British Foreign Secretary James Cleverly will use a keynote speech in the Chilean capital Santiago on Monday to celebrate 200 years of UK-Latin America relations and set out plans for more partnerships.
At the city's Gabriela Mistral Cultural Centre, Mr Cleverly will speak of his pride in the role the UK played in supporting the struggle for Latin America’s independence two centuries ago, describing Britain as the region’s "oldest friend".
He will say the "tectonic plates of world politics are shifting once again" and will use his address to young leaders to highlight the values that unite Latin America and the UK.
“Our position is clear. Respect for sovereignty, territorial integrity, self-determination and human rights must prevail, alongside democracy, the rule of law, liberty and freedom" Mr Cleverly will say, according to early released excerpts of his speech.
"We know these are your values too.”
He will highlight the UK-Latin America partnership on matters of global importance, including climate change, upholding democracy and human rights, and securing free and open supplies of critical minerals.
In his speech, Mr Cleverly will say that future UK-Latin American relations will be ambitious.
“Not just because of the historical bonds of friendship that have united us for more than 200 years, but because we treasure the same fundamental values that inspired the creation of this international order," he will say.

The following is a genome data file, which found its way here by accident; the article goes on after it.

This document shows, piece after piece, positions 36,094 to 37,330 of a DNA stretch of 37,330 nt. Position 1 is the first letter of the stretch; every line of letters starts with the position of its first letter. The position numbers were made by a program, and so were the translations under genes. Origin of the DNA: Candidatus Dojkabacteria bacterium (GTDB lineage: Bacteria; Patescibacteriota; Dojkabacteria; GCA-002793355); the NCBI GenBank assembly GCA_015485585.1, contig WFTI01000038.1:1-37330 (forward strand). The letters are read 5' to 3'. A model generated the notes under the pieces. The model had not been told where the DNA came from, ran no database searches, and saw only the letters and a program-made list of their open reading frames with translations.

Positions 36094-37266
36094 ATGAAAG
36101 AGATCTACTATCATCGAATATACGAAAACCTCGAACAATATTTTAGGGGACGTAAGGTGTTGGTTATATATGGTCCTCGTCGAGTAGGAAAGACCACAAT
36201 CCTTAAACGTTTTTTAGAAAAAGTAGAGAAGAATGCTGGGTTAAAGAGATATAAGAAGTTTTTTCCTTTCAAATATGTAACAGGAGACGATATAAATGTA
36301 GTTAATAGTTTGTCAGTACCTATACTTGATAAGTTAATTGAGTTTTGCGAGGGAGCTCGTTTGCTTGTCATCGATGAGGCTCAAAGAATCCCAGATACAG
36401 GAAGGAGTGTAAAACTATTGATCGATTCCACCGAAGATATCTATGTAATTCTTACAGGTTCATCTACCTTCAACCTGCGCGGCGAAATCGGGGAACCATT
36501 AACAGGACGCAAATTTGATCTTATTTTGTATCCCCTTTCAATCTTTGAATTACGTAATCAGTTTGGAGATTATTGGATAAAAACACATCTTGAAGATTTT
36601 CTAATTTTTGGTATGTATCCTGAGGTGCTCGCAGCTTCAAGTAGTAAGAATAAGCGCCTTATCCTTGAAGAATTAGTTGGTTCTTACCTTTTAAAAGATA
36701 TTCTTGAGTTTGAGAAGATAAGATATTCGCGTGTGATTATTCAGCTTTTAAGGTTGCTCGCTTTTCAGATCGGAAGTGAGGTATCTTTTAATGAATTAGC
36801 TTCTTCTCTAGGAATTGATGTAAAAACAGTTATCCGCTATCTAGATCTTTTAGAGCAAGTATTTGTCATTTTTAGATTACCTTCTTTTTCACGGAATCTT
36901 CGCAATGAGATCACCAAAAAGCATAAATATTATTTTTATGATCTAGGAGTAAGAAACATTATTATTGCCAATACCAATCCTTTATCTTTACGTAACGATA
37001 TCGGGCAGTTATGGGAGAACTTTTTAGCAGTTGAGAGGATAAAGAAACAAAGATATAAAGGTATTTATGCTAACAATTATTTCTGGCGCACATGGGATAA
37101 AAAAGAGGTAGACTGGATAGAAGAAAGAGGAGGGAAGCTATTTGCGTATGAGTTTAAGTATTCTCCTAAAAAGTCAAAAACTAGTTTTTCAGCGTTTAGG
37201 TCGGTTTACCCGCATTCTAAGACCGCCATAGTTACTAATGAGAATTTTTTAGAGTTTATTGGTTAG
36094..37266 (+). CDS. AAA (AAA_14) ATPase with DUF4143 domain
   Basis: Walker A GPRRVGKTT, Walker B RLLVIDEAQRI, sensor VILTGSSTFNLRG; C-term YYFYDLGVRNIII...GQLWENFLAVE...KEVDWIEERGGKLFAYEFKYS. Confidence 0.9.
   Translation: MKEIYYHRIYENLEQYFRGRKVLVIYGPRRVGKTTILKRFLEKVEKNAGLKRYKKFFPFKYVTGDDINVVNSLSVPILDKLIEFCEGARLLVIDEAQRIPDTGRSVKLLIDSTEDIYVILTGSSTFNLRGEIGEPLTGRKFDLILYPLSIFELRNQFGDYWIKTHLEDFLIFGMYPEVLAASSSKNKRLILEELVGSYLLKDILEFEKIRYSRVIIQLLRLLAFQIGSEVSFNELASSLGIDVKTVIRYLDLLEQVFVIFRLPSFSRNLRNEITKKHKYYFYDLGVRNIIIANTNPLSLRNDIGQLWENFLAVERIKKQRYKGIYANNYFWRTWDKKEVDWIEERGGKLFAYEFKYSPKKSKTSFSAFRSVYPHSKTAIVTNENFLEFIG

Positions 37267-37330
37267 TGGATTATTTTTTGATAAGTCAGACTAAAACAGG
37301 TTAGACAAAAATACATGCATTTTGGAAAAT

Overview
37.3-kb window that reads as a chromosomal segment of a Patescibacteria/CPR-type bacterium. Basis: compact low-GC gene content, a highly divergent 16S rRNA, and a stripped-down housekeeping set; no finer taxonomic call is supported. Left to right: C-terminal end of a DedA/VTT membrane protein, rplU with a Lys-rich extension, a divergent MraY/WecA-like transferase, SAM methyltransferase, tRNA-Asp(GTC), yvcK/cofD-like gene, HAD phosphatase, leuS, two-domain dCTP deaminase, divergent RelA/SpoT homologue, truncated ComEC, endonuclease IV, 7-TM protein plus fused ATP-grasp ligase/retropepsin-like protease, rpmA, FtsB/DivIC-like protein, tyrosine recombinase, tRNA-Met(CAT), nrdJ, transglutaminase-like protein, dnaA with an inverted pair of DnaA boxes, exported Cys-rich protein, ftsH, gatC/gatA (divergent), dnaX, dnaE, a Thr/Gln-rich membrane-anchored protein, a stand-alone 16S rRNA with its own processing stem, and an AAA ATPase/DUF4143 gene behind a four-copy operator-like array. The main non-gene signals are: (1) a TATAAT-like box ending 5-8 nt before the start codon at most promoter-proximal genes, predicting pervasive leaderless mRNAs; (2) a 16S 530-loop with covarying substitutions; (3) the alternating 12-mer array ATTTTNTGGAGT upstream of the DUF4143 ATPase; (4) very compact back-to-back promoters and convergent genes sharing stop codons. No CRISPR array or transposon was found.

"It will only evolve, survive and prosper with the support and whole-hearted engagement of this great region.”
Latin America, home to 660 million people and with a combined GDP of almost $6 trillion, is an enormous potential market for the UK.
Mexico, Chile and Peru are among the region’s members that the UK will join in the Comprehensive and Progressive Agreement for Trans-Pacific Partnership trading bloc.
Britain's membership is aimed at boosting jobs, growth and influence.
To set out the importance of engagement with Latin America, Mr Cleverly will highlight trade and investment opportunities that exist after the UK’s accession to the pact.
“The total value of imports and exports rose by a massive 45.4 per cent last year to more than £40 billion," he will say.
"But with Latin America representing only 2 per cent of UK imports and 2.5 per cent of UK exports worldwide, I recognise that there is much more to do on trade and investment.”
Mr Cleverly's trip marks the first visit by a British foreign secretary to South America since 2018.
It is part of a UK foreign policy objective to revive old friendships and build new ones beyond established alliances.
After Chile and Colombia, Mr Cleverly will travel to Brazil.